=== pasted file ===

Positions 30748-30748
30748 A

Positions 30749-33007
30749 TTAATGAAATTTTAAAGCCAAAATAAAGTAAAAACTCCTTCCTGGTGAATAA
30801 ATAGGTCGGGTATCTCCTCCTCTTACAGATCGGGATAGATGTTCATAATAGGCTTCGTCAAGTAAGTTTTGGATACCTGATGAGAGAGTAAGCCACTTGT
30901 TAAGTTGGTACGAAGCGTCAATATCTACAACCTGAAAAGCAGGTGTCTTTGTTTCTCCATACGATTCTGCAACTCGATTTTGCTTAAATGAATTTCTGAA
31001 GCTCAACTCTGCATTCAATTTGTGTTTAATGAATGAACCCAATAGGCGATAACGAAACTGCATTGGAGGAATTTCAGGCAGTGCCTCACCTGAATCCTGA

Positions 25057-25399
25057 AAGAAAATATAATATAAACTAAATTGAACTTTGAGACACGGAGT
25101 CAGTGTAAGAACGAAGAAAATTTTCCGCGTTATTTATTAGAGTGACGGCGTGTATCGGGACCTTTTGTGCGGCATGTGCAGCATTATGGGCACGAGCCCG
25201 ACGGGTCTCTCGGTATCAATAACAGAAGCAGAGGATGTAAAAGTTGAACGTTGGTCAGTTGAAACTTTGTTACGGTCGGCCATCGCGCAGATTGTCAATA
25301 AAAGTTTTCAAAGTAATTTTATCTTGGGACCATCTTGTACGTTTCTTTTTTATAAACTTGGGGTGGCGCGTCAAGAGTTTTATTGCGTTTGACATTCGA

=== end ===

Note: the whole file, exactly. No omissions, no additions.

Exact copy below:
Positions 30748-30748
30748 A

Positions 30749-33007
30749 TTAATGAAATTTTAAAGCCAAAATAAAGTAAAAACTCCTTCCTGGTGAATAA
30801 ATAGGTCGGGTATCTCCTCCTCTTACAGATCGGGATAGATGTTCATAATAGGCTTCGTCAAGTAAGTTTTGGATACCTGATGAGAGAGTAAGCCACTTGT
30901 TAAGTTGGTACGAAGCGTCAATATCTACAACCTGAAAAGCAGGTGTCTTTGTTTCTCCATACGATTCTGCAACTCGATTTTGCTTAAATGAATTTCTGAA
31001 GCTCAACTCTGCATTCAATTTGTGTTTAATGAATGAACCCAATAGGCGATAACGAAACTGCATTGGAGGAATTTCAGGCAGTGCCTCACCTGAATCCTGA

Positions 25057-25399
25057 AAGAAAATATAATATAAACTAAATTGAACTTTGAGACACGGAGT
25101 CAGTGTAAGAACGAAGAAAATTTTCCGCGTTATTTATTAGAGTGACGGCGTGTATCGGGACCTTTTGTGCGGCATGTGCAGCATTATGGGCACGAGCCCG
25201 ACGGGTCTCTCGGTATCAATAACAGAAGCAGAGGATGTAAAAGTTGAACGTTGGTCAGTTGAAACTTTGTTACGGTCGGCCATCGCGCAGATTGTCAATA
25301 AAAGTTTTCAAAGTAATTTTATCTTGGGACCATCTTGTACGTTTCTTTTTTATAAACTTGGGGTGGCGCGTCAAGAGTTTTATTGCGTTTGACATTCGA